Slash Home Energy Costs This Summer
SHARE Many first-time homeowners come up with a budget after buying a home to ease into the costs of utilities, maintenance and other property-related responsibilities. There are several ways that homeowners can keep their energy costs low and, in some cases, maintain their properties during the hot summer months. Take inventory Most homes lose energy […]
Many first-time homeowners come up with a budget after buying a home to ease into the costs of utilities, maintenance and other property-related responsibilities. There are several ways that homeowners can keep their energy costs low and, in some cases, maintain their properties during the hot summer months.
Most homes lose energy through drafty windows and doors, cracks and holes that allow air to escape. So the first task a homeowner should complete is walking through the house to look for areas where air may be leaking though, according to U.S. News and World Report. Plugging up small cracks and holes is simple, and individuals can find caulk or other items they need at home improvement stores. This is especially important for homeowners who install window-unit air conditioners, because if they are not fitted to the window tightly enough, air can easily escape.
Individuals can also save significantly by making sure their home is properly insulated. This keeps cool air in during the summer months and has the same effect on heat during winter.
In addition, keeping air filters clean can have a large impact on energy bills. Dirty air filters can get clogged and make it more difficult for cool air to escape. As a result, it may take longer to cool a home and homeowners will be forced to run their air conditioning units longer each day. Other small actions, such as unplugging items that are not in use and keeping the shades drawn can help reduce energy bills and keep the sun from shining in and creating a greenhouse effect.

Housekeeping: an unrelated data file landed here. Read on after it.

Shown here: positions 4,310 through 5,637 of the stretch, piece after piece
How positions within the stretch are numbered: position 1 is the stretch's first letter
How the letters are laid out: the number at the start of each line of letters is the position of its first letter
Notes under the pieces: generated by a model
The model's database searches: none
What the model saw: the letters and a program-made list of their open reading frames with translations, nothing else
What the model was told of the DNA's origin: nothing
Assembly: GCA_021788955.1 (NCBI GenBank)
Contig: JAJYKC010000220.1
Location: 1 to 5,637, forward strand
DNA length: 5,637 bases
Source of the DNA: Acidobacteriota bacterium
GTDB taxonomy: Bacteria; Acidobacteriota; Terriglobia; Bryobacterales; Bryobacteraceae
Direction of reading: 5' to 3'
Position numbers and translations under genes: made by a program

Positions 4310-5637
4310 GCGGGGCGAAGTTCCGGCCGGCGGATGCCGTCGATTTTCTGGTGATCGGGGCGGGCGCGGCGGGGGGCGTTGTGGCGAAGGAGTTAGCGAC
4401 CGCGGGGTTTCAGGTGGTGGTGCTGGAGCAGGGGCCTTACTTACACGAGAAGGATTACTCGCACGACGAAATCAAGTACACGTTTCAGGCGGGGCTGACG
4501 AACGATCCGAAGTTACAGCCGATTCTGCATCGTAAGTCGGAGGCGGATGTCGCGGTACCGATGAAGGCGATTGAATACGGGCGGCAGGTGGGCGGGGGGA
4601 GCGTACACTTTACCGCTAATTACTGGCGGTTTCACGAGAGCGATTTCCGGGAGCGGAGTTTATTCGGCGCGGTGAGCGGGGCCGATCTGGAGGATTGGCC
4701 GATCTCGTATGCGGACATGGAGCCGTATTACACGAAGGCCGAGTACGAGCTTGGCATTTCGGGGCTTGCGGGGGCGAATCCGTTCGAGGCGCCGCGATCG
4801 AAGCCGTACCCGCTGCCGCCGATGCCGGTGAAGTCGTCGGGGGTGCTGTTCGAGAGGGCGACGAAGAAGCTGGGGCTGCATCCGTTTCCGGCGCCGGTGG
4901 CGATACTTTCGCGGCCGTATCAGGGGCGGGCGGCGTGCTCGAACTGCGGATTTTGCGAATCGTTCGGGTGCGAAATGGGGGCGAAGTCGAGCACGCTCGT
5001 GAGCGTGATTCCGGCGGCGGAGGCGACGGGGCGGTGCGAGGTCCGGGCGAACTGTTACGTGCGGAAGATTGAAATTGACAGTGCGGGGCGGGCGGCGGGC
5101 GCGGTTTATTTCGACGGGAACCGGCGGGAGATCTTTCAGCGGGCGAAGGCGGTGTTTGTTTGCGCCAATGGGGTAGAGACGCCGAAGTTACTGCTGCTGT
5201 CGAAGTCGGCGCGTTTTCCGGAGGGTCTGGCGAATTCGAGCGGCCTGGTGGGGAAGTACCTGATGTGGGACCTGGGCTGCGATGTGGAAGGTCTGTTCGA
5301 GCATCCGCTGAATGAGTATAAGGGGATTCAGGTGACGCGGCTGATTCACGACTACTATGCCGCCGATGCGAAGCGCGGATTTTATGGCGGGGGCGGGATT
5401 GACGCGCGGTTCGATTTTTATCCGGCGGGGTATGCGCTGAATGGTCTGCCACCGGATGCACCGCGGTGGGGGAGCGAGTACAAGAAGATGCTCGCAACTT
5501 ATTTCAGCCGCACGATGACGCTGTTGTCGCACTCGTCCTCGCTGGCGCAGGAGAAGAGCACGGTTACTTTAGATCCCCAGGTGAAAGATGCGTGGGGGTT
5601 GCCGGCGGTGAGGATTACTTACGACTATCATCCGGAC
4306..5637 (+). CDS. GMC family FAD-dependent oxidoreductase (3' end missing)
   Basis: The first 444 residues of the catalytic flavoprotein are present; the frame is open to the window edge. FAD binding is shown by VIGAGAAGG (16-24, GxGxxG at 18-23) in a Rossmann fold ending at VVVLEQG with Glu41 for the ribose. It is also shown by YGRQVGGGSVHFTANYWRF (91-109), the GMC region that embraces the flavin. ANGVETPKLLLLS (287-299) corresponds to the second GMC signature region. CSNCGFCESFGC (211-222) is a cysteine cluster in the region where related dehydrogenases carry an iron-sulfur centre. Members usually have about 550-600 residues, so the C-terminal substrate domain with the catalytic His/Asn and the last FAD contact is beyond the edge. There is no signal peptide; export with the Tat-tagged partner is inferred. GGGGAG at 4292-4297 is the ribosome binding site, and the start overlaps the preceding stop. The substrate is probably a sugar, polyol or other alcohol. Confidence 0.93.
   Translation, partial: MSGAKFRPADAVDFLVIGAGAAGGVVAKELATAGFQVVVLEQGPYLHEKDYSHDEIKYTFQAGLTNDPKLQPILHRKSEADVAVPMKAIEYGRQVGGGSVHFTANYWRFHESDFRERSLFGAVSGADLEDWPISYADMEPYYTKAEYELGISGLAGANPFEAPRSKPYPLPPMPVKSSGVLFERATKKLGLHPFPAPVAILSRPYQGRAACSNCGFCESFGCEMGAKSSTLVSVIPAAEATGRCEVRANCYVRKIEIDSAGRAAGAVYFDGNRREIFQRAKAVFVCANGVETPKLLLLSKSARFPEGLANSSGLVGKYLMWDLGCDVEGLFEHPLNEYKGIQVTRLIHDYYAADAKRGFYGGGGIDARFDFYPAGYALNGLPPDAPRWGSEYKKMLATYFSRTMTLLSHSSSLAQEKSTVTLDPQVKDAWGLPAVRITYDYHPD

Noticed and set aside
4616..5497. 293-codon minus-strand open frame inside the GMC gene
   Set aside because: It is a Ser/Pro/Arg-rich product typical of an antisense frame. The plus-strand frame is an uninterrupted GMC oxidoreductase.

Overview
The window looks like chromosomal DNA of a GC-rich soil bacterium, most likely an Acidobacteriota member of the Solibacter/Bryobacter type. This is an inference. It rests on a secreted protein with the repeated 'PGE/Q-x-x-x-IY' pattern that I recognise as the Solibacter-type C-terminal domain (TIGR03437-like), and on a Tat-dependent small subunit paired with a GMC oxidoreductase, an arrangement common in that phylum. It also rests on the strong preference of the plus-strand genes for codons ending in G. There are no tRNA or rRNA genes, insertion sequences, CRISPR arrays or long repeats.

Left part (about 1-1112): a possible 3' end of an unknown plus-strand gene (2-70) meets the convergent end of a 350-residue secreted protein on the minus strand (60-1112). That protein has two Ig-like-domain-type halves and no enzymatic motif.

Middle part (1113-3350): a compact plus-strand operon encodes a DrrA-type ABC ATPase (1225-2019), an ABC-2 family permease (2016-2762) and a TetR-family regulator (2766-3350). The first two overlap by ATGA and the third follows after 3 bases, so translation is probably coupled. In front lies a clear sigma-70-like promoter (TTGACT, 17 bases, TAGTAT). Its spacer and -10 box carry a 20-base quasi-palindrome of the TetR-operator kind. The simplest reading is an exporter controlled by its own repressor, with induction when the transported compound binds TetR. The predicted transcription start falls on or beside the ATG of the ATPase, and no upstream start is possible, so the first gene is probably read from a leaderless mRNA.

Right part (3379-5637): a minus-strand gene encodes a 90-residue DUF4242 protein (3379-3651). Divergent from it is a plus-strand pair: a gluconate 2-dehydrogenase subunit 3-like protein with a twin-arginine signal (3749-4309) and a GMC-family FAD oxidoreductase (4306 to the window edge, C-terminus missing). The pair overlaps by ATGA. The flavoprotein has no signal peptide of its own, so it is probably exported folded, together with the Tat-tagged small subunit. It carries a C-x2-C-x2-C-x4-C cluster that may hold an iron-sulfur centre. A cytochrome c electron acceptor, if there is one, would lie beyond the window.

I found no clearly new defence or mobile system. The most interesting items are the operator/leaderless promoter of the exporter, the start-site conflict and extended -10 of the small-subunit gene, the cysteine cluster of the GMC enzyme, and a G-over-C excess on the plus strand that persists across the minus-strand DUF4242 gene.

Invest in upgrades
Getting rid of an older thermostat in favor for one that is programmable can pay homeowners back over the years. Individuals can let their thermostat naturally run at a higher temperature during the day when they’re at work, which won’t make the system work as hard. They can then program it to a certain temperature that will kick in before they get home so they are not wasting energy throughout the day.
In addition, upgrading air conditioning units to more energy-efficient models can save homeowners money on their bills without sacrificing quality. The same is true for major appliances, including refrigerators, washers and dryers. Lastly, tossing old light bulbs for compact fluorescents will generate less heat and save homeowners money on utilities.
Small changes make the difference
Remembering to turn off the lights when you leave the room and choosing to use cold water to wash dishes and clothes may not seem like big energy saving actions but it’s the little stuff that adds up. Other easy actions you can take include keeping shades closed, cleaning air filters and unplugging appliances when not in use.